Settlements and stations
Longyearbyen (= »Longyear City«, this was also the original name), located in Adventfjord more or less in the middle of the main island, was founded in 1906 by the American John Munro Longyear. Today, the Norwegian Sysselmannen (admistrator) and other administration are located in Longyearbyen. There is a small university (UNIS, a branch of mainland-Norwegian universities), hospital, supermarket, hotels, a range of shops, bars, restaurants and other services. The population is growing, numbering around 2000 as of 2009, and more and more houses and flats are being built. Fluctuation is high, as many inhabitants complete a contract lasting over 2 or 3 years and then return home to Norway or elsewhere. Second to the Norwegians is the Thai population, numbering somewhere near 200 and taking advantage of the regulations of the Spitsbergen Treaty. Spitsbergen’s only airport that can be reached from outside is located near Longyearbyen.
The Russian settlement of Barentsburg, located in Grønfjord west of Longyearbyen, is still the centre of all Russian activities in Spitsbergen, mostly mining. Today, there are only a few hundred inhabitants left, many of those working in the mines actually being Ukrainians, as mining activities have declined in recent years as a result of low reserves and mining accidents. There were more Russian settlements in the past, but Pyramiden in Billefjorden was closed in 1998 and Grumantbyen / Colesbukta in 1962.
In Ny Ålesund located in Kongsfjord, coal was mined by a Norwegian company until 1962, when the mine was closed after a number of serious accidents. Later, the settlement was developed to become an international research village, where a number of nations run their stations under Norwegian administration and coordination. The main claim for historical fame of the place are the airship expeditions of Amundsen and Nobile in 1926 and 1928.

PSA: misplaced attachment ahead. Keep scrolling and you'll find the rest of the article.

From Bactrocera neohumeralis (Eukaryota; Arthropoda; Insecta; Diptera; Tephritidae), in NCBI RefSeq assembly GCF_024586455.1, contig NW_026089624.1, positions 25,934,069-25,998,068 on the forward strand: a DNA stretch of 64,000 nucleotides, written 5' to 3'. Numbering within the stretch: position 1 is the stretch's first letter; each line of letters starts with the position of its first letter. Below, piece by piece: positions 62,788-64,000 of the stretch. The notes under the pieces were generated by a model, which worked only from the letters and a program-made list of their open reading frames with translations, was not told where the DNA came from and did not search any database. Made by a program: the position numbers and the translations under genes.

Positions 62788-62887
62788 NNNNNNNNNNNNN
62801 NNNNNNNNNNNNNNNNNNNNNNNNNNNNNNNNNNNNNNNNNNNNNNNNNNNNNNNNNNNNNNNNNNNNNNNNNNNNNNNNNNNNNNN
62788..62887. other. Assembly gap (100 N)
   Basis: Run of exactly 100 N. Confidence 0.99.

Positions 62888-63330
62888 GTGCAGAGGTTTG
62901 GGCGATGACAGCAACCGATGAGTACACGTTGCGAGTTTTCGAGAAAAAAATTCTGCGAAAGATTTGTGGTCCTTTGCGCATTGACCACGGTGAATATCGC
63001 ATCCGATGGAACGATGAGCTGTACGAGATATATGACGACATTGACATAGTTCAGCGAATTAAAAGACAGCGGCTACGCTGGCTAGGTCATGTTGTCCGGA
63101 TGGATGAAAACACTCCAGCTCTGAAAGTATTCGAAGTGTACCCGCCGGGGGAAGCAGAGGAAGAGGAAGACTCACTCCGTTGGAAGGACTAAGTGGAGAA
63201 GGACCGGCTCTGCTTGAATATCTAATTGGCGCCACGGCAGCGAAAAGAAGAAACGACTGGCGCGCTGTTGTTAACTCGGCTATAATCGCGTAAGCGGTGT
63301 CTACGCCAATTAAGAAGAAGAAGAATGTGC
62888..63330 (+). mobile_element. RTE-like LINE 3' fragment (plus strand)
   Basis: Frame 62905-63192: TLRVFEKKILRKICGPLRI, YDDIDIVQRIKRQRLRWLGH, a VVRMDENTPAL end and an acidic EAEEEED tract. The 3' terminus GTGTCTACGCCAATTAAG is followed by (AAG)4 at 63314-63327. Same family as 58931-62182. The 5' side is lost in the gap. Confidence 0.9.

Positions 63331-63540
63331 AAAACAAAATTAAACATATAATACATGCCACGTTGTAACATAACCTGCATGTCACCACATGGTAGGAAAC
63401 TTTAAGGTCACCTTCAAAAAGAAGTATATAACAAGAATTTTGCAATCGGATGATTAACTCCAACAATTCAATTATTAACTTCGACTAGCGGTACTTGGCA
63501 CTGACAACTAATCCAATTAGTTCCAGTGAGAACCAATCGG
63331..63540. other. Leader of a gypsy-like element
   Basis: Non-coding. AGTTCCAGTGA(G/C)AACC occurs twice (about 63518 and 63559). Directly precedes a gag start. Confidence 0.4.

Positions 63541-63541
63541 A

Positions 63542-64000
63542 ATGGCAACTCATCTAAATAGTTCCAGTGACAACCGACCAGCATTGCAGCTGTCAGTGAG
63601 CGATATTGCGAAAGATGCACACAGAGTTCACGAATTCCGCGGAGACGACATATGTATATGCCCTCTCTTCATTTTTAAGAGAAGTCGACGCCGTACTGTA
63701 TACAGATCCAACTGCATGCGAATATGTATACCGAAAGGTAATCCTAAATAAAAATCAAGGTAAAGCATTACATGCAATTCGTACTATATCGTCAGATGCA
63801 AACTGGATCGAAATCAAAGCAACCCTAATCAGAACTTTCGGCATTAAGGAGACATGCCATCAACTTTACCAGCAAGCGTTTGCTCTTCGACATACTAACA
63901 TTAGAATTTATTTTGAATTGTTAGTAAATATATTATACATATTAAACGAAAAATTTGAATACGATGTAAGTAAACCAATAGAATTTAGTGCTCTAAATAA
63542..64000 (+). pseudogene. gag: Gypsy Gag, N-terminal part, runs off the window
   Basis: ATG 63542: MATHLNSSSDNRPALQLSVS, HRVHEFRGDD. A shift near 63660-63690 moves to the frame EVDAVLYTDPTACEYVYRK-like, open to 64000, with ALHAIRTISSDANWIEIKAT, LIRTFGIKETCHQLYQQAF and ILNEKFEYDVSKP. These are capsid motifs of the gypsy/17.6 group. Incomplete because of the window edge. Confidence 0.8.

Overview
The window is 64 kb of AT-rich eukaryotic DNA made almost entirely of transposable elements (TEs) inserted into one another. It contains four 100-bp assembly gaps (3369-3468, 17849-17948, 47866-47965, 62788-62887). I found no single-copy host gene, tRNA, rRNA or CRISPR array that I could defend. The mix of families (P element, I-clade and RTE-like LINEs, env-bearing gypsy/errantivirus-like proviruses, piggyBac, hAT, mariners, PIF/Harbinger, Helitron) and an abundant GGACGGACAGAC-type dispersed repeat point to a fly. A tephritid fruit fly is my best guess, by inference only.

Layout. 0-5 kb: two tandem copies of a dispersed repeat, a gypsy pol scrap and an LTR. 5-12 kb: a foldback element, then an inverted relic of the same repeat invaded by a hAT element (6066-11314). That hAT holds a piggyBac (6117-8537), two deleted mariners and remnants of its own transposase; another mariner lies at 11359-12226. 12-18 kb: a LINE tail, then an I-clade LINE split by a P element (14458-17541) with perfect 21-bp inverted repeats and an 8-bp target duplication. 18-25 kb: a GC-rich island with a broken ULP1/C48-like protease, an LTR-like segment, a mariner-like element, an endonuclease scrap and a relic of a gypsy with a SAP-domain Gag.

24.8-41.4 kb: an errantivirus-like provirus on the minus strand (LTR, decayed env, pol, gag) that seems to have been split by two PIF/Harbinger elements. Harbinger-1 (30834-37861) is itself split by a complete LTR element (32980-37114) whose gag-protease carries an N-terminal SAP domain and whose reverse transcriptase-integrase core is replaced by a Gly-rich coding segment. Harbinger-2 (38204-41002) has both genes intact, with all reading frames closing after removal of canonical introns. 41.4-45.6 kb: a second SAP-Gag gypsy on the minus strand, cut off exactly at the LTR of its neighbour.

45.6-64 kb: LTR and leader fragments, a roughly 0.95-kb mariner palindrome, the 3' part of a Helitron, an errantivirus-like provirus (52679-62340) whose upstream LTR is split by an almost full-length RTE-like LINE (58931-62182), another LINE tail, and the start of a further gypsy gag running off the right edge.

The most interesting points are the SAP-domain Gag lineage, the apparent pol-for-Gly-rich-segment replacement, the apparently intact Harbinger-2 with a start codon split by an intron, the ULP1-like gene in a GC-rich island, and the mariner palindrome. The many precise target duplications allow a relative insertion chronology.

Next to these settlements, there is a number of smaller stations, out of which the more important ones shall be mentioned here. The Norwegian weather stations on Bjørnøya (Bear Island) and Hopen are staffed year-round. Polish scientists run a research station in Hornsund, also year-round and nowadays the only permanent research station outside the settlements. The Norwegian coastal radio and communication station Isfjord Radio at Kapp Linné was established in 1933, but was technically disused in 1999; the buildings are now used as hotel, certainly in a beautiful and rather exclusive location.
last modification: 2013-10-11 ·
copyright: Rolf Stange